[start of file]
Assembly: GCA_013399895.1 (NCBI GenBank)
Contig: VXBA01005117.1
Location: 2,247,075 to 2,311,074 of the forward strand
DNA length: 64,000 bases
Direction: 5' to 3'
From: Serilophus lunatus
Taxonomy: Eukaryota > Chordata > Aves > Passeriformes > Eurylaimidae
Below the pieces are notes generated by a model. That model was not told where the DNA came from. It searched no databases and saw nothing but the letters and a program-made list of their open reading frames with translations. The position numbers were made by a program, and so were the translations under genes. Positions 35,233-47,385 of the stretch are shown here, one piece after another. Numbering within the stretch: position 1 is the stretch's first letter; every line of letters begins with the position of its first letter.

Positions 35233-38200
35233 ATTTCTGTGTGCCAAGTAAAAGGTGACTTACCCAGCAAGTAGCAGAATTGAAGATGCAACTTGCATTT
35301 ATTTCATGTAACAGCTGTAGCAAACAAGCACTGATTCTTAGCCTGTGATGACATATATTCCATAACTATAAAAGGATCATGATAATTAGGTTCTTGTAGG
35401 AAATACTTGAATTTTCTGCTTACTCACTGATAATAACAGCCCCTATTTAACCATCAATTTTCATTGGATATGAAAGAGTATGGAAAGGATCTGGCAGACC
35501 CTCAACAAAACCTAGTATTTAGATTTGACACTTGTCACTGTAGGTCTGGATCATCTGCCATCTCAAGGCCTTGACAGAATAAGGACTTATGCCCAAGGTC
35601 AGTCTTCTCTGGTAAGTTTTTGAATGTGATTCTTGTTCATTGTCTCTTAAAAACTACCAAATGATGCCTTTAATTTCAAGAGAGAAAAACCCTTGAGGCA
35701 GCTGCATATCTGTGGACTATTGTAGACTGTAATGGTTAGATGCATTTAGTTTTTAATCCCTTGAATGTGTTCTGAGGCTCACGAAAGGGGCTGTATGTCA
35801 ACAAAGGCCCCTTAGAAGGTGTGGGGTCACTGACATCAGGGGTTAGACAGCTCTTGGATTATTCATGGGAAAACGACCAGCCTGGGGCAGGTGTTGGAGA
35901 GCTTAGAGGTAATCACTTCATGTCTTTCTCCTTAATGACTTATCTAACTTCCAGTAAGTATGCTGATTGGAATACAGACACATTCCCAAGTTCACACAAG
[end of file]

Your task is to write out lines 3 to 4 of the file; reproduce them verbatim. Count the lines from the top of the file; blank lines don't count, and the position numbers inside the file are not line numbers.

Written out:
Location: 2,247,075 to 2,311,074 of the forward strand
DNA length: 64,000 bases